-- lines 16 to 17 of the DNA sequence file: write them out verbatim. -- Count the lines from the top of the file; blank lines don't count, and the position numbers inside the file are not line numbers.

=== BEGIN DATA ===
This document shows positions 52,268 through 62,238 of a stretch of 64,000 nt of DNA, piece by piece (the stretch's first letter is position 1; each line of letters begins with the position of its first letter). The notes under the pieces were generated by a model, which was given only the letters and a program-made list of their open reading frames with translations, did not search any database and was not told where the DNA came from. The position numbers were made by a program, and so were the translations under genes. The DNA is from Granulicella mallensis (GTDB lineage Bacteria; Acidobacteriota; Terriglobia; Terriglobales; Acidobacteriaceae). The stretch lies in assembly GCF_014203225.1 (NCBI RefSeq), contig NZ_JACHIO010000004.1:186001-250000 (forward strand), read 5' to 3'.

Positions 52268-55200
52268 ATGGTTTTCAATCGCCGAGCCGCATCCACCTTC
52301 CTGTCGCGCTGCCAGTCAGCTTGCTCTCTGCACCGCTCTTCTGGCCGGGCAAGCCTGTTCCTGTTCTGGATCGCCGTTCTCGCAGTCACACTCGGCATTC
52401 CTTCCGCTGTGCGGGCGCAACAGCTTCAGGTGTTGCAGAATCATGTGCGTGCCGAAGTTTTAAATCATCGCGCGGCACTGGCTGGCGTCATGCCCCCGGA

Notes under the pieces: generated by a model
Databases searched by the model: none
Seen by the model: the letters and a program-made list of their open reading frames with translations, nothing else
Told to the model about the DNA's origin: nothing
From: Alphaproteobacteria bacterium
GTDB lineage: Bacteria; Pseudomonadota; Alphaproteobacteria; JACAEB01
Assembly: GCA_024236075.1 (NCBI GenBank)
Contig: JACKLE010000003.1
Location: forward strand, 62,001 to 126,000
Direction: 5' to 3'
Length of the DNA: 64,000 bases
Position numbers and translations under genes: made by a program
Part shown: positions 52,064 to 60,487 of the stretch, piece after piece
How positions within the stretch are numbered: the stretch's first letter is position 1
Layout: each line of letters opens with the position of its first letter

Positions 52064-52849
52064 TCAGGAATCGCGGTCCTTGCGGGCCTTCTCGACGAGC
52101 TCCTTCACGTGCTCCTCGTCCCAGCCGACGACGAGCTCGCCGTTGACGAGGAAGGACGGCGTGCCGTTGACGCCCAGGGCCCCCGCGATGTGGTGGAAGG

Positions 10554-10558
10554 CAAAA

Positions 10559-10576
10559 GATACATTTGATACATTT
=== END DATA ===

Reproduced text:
Length of the DNA: 64,000 bases
Position numbers and translations under genes: made by a program